Creative practices that support learning, according to behaviorist theory, include the use of instructional cues with immediate reinforcement feedback, and learning. Brands can accomplish this by offering learning engagement practices such as instituting unique “Easter eggs,” where attendees “experience” the brand in distinctive and unexpected ways, furthering the reaffirmation brand in the virtual space. Ultimately, understanding and applying human behaviorism to your creative thinking and the development of a virtual space will yield increased participation in the experience and amplified dwell times.

Cognitive load theory is built upon two commonly accepted ideas. The first is that there is a limit to how much new information the human brain can process at one time. The second is that there are no known limits to how much stored information can be processed simultaneously. The aim of cognitive load research as it relates to virtual creative development should concentrate on how to develop instructional techniques and recommendations that fit within the characteristics of working memory, to maximize the educational experience.

A key component to a successful virtual user experience accepts design considerations that aim to reduce cognitive load. When implementing design correctly, brands can use virtual worlds to implement highly interactive learning experiences for attendees that build on existing knowledge. Doing so allows the creative development to consider less content within the virtual experience if we tap into working memory. 

The event channel has been flirting with virtual for years; however, COVID-19 has accelerated the thinking, and organizations have had to quickly adapt. It is important to consider the UX and end in mind thinking as you ideate and strategize your virtual creative development.

Add new comment

Partner Voices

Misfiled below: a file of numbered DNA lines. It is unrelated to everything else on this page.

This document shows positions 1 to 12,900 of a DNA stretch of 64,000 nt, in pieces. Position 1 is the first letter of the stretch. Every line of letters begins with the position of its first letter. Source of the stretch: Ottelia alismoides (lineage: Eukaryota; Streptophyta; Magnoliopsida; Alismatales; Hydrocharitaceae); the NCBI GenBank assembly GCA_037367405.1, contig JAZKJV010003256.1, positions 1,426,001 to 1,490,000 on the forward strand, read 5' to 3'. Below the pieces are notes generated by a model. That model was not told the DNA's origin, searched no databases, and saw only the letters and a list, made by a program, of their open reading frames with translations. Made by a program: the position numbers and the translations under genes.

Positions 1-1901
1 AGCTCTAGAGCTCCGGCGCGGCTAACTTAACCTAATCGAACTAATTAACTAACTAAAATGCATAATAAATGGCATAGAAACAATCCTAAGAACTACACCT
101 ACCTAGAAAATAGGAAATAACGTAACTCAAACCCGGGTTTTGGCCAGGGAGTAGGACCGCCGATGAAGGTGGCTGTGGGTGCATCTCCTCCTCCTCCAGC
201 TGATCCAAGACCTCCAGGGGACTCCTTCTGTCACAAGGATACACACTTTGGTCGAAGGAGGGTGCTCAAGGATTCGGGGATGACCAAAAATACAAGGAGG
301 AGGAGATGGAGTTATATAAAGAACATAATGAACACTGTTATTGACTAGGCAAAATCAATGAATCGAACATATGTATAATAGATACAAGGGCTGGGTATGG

Less than six months ago, Lisa Messina joined the Las Vegas Convention and Visitors Authority (LVCVA) as the first-ever chief sales officer after leading the sales team at Caesars Entertainment. A 12-year Las Vegas resident, Messina is a graduate of Cornell University’s School of Hotel Administration and serves on MPI International’s board of directors. TSNN had a chance to catch up with this dynamic leader and talk to her about her vision for the new role, current shifts in the trade show industry, creating more diversity and equity within the organization, and advice to future female leaders. Lisa Messina, Chief Sales Officer, LVCVA With Las Vegas becoming The Greatest Arena on EarthTM, what are some of the things you’re most excited about in your role? Our team was at The Big Game’s handoff ceremony earlier this month, and I couldn’t help but think, “We’re going to crush it next year!”  These high-profile events and venues not only drive excitement, but also provide unmatched opportunities for event planners. Allegiant Stadium hosts events from 10 to 65,000 people and offers on-field experiences. Formula 1 Grand Prix will take place in Las Vegas in November, after the year-one F1 race, the four-story paddock building will be available for buyouts and will also offer daily ride-along experiences that will be available for groups. And, of course, the MSG Sphere officially announced that it will open in September, ahead of schedule, with a U2 residency. It’s going to be the most technologically advanced venue as far as lighting, sound, feel, and even scent, and it will be available for buyouts and next-level sponsorships inside and outside. There’s no ceiling to what you can do when you’re doing events in Las Vegas.  Allegiant Stadium As the trade show and convention business returns to the pre-pandemic levels, what shifts are you noticing and how do you think they will impact the industry going forward? Our trade show organizers are very focused on driving customer experience. Most of our organizers are reporting stronger exhibitor numbers and increased numbers of new exhibitors, with trade shows proving to be almost or above 2019 levels. Now our organizers are really doubling down on driving attendance and focusing on the data to provide that individualized, customized experience to help attendees meet their goals and get the best value. Some companies continue to be cautiously optimistic with their organizational spend when it comes to sending attendees, but I think it will continue to improve. As the U.S. Travel Association makes more progress on the U.S. visa situation, we also expect a growing influx of international attendees. What are some innovative ways the LVCVA helps trade show and convention organizers deliver the most value for their events? We focus on customer experience in the same way that trade show organizers are thinking about it. We got rave reviews with the West Hall Expansion of the Las Vegas Convention Center (LVCC), so over the next two years, we will be renovating the North and the Central halls, which will include not just the same look and feel, but also the digital experiences that can be leveraged for branding and sponsorship opportunities.  Vegas Loop, the underground transportation system designed by The Boring Company, is also a way we have enhanced the customer experience. Vegas Loop at the LVCC has transported more than 900,000 convention attendees across the campus since its 2021 launch. Last summer, Resorts World and The Boring Company opened the first resort stop at the Resorts World Las Vegas , with plans to expand throughout the resort corridor, including downtown Las Vegas, Allegiant Stadium and Harry Reid International Airport. The LVCVA also purchased the Las Vegas Monorail in 2020, the 3.9-mile-long elevated transportation system that connects eight resorts directly to the convention center campus. This is the only rail system in the world that integrates fares directly into show badges and registration. For trade show organizers, these transportation options mean saving time, money and effort when it comes to moving groups from the hotels to LVCC and around the city. Also, the more we can focus on building the infrastructure around the convention center, the more it supports the customer experience and ultimately supports our trade show organizers. Scheduled to debut in Q4, Fontainebleau Las Vegas will offer 3,700 hotel rooms and 550,000 square feet of meeting and convention space next to LVCC.  What are some of the plans for advancing DEI (diversity, equity and inclusion) within your organization? We’re currently partnering with instead of working with a leading consulting firm, to lay the foundation and create a solid DEI plan and be the leader when it comes to DEI initiatives. The heart of that journey with the consulting firm is also talking to our customers about their strategic approaches to DEI and driving innovation in this space.  What are your favorite ways to recharge? My husband and I have an RV and we’re outdoorsy people. So, while we have over 150,000 world-class hotel rooms and renowned restaurants right outside our doorstep, one of my favorite things to do is get out to Red Rock Canyon, the Valley of Fire, and Lake Mead. Five of the top national parks are within a three-hour drive from Las Vegas, so there’s a lot you can do. We love balancing the energy of Las Vegas with nature, and we’re noticing that a lot of attendees add activities off the Strip when they come here.  Valley of Fire What advice would you give to women following leadership paths in destination marketing? I think it’s about being laser-focused on what you want to accomplish; building a team around you that lifts you and helps you achieve your goals; and being humble and realizing that you do it as a group. No one gets this done alone. Thankfully, there are a lot of women in leadership in this organization, in our customers’ organizations, and in this city that we can be really proud of. We’re a formidable force that is making things happen.   This interview has been edited and condensed. This article is exclusively sponsored by the Las Vegas Convention & Visitors Authority. For more information, visit HERE.